The other thing that is shocking is that in the EU in the last 10 years, the relative price of garments has reduced by 25%. So on average, ¼ cheaper. And in the US, it’s something like an 18% reduction. And so, people are feeling like they can get on average, 1/5 more of the stuff for the same amount of money. And they are probably even spending more money than before. So there is this trajectory of increasing appetite of our expectation for consumption. And then, if you look at 50 years ago, when my mum for example was 20, she would have bought two suits for work in the 1960s and she would have paid for them by putting money down on them on a weekly basis in a shop, for a particular garment. And these things would have been hugely expensive. She probably would have spent the same equivalent of her wage to what people spend today on clothes on a yearly basis, but she would have ended up with two pieces.
Yes my grandmother told me a very similar story, about her own mother. They had very little money, it was during the Great Depression. Her mother, who was a shopkeeper, would spend a small fortune on buying the children’s clothes because she believed that buying good quality clothes would last longer and be more cost effective than buying cheaper clothes that would fall apart more quickly.
It’s a utilitarian perspective. All the world over, people tell me about that. And it’s that sort of hope. It’s just like Coco Chanel said “the poor can’t afford to buy cheap clothes”. It’s for that very reason. It’s a cost effective, utilitarian approach.
Pino talks to Kate about his late 1990s Tour de France racing jacket.
A simple set-up: behind the scenes at the Local Wisdom – craft of use Melbourne shoot. Photo by Pino Demaio.
Striking a pose. Behind the scenes at the Melbourne shoot. Photo by Pino Demaio.
I think as you were saying before, that emphasis on quality is probably really important in terms of people valuing things that are more expensive or vintage or sustainable. If people can see quality in the garment and in the experience of having it, this might be the important ingredient for making it more attractive. How do you see Local Wisdom fitting into this landscape?
It is a project about celebrating some of the really good things that people do with their garments. Its focus isn’t on production. It’s on the tending, caring for and satisfying use practices. The satisfying things that people do when a garment is in their possession. While garments are sold to us as products, actually we live them in our lives as a process. It’s not a one off. It’s not this beginning and end. It’s actually an ongoing iterative cycle of engagement and that’s what I am interested in. It’s a shift in emphasis away from a focus on creating things and toward the using of them: the tending and the caring of them. Because not everything has to be creative. There is another sense that actually, we have loads of stuff.
I am really favoring the opinion that the fashion industry is enchanted by its own innovation and success. There are actually lots of good ideas elsewhere. And so we are looking to the public to talk about some of the things that they do with their clothes and the cultivated practices, the ideas that they have. What comes out is amazing. On their own, they’re not earth-shattering, but cumulatively they offer a completely different set of ideas.
It’s interesting that fashion often aspires to the new and talks about new trends and innovation but a lot of trends are just reinvention of old ideas and classic styles and pieces anyway. There’s a certain masquerade in that idea of innovation.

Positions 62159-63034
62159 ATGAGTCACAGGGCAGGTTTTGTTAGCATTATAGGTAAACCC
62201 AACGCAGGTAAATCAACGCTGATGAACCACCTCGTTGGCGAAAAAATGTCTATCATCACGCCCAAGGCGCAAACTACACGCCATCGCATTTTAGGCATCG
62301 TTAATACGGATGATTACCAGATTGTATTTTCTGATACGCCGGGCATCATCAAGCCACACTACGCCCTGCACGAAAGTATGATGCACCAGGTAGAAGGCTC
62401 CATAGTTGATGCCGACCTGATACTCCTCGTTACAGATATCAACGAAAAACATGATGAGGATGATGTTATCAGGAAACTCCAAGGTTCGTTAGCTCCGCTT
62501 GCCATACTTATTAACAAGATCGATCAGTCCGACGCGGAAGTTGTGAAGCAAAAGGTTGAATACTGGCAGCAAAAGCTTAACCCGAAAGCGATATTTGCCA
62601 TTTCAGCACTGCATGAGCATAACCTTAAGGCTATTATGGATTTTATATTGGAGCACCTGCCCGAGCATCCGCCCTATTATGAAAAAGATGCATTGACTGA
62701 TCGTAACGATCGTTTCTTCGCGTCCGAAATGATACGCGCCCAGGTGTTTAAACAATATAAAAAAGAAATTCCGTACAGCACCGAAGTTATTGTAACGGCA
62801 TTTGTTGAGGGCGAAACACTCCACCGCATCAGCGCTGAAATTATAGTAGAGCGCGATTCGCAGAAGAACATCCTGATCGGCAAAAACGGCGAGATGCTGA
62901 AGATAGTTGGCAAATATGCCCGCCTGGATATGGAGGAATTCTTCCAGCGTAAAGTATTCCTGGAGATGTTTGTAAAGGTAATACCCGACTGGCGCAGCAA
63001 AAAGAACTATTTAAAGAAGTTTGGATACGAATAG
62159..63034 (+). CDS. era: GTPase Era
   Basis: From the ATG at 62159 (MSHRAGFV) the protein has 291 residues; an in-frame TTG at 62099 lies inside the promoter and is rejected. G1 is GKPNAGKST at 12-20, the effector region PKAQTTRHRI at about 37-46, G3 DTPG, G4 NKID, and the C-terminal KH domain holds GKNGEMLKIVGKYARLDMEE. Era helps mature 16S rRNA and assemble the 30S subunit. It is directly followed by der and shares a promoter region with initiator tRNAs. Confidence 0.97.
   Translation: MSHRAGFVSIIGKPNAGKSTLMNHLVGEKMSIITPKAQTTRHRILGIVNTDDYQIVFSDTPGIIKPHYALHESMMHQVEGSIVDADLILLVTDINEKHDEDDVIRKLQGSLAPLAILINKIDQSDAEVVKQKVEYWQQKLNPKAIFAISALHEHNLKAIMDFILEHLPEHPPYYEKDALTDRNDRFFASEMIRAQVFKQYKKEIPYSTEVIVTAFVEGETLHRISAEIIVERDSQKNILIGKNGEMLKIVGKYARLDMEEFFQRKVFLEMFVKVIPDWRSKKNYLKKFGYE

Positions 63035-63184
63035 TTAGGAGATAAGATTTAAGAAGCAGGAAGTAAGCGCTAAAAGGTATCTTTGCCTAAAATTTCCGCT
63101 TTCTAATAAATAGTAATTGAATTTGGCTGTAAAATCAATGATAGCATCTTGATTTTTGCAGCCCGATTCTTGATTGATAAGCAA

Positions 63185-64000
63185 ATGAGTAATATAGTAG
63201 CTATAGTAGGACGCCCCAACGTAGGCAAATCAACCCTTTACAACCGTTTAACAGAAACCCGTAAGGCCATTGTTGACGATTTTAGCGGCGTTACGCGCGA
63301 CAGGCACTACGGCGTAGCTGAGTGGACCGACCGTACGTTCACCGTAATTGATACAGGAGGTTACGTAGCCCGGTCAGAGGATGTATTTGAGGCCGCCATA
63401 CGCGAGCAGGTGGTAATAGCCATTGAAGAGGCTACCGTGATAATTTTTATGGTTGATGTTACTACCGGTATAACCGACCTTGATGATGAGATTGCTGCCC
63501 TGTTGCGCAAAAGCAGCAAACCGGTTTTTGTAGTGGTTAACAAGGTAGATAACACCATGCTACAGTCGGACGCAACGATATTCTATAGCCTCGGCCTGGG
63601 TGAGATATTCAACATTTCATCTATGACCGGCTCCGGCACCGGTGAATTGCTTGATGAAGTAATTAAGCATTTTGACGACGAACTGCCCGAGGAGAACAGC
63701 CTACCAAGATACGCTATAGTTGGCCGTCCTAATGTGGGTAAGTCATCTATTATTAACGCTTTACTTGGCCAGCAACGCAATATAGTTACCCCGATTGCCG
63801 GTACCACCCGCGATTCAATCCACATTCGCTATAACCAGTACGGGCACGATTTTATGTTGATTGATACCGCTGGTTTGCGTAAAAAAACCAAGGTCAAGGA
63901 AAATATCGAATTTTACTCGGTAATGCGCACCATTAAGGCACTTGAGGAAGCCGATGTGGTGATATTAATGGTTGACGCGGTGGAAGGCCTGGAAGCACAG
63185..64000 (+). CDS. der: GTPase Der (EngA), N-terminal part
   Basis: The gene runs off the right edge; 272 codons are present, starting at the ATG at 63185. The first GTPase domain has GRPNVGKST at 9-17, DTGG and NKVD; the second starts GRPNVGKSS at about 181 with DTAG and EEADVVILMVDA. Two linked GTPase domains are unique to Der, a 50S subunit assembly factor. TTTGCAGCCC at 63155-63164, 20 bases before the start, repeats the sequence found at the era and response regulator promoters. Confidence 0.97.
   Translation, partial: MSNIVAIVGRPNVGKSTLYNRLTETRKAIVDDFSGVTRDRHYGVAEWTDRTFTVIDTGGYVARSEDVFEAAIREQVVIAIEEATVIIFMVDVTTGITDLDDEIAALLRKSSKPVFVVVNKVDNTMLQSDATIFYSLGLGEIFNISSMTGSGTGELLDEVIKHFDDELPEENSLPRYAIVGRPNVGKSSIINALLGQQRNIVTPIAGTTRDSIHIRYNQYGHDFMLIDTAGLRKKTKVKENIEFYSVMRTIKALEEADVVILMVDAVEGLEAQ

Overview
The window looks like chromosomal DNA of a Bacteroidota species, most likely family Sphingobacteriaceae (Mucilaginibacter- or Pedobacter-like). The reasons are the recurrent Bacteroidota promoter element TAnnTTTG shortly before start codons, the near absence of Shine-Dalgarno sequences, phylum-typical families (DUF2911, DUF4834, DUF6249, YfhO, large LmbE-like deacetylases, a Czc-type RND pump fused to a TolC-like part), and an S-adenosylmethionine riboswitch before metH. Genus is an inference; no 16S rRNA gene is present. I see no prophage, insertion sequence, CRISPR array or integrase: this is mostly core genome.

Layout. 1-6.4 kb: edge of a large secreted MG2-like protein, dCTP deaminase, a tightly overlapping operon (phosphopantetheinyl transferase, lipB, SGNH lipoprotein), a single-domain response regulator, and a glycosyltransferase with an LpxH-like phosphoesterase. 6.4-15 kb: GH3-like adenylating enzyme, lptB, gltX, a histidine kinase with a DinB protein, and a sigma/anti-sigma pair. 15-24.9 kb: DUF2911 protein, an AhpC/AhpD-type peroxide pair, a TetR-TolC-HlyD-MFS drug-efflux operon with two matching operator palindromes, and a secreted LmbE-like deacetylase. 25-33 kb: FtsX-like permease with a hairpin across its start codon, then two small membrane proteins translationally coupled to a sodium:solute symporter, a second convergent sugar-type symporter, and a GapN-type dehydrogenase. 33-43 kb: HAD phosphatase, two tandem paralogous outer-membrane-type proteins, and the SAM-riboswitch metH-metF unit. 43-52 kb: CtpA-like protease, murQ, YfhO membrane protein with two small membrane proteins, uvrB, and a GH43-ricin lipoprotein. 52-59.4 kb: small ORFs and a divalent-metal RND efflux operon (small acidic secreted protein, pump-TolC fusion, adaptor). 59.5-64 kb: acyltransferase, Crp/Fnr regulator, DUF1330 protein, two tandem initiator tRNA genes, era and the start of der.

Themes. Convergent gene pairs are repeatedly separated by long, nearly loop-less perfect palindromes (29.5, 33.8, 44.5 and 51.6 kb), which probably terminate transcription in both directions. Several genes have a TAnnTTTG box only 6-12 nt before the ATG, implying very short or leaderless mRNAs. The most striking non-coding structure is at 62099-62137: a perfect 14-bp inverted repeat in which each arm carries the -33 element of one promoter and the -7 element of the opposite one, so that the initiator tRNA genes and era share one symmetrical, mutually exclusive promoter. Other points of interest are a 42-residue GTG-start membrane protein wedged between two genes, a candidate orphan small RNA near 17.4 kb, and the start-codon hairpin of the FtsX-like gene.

It’s inherently conservative. And also pretty much any new innovation that you see is not a new innovation in wearing the clothes, it’s simply a stylistic, superficial change. There is very limited functionality improvement if any, ever.
The trend forecasters tend to look at consumers and their practices when they are coming up with new ideas anyway, so it’s nice to go back and focus on the users. I like that aspect of the Local Wisdom project.
The umbrella concept is the idea of “the craft of use”, and there is a new website that we’ve just put up, which explains these ideas – the skilled, cultivated things that you do with something that take a very long time to develop. When we move past ideas of growth, economic growth, what will the fashion industry look like? What is the shape and opportunity and formulation for an industry where the goal is not necessarily quantitative growth but it’s more linked to a finessing of a qualitative development? It’s this shift from endlessly selling more units to thinking about improving lives and perhaps wellbeing in other ways.
That’s an interesting problem for design in general because as you would know, it’s not just fashion that faces these problems of growth, sustainability and this aspiration and focus on the creation of “the new”. At least in contemporary western culture, design is a really powerful language that everyone is using in terms of new products, technologies, systems for us to interact with each other. Focusing on fast and new things and fads as opposed to looking at quality of experience. So it’s an interesting idea to try to focus back on those interactions between people and how we use the things that we have around us. I have noticed that there is a really strong visual element to the project, which connects to social media and the blogging phenomenon – people wanting to share their stories with a bigger audience. I was wondering what your thoughts are on using these powerful tools of attraction and communication as a way to call people to arms?
Yes, I think aesthetics is a really essential tool as we begin to shift towards sustainability, because you can really motivate large numbers of people by making alternatives very culturally and aesthetically beautiful. People gravitate towards things that they find beautiful. Certainly in this project the photography has been really important, but the style has evolved. It’s so eclectic. Every place that we go is a different photographer. So what emerges I hope, is not just the piece of fashion photography of the garment. It’s very much a portrait, and the garment itself. I can tell even if I don’t know the person who has been photographed, even if it’s just a section of the body, I can tell by the light quality, where it is in the world.
Grace McQuilten is the founder of The Social Studio, an art historian, curator, sometimes-artist and author of Art in Consumer Culture (Ashgate, 2011). Her work in community development has taught her to have a sense of humour when it comes to money, bureaucracy and social politics.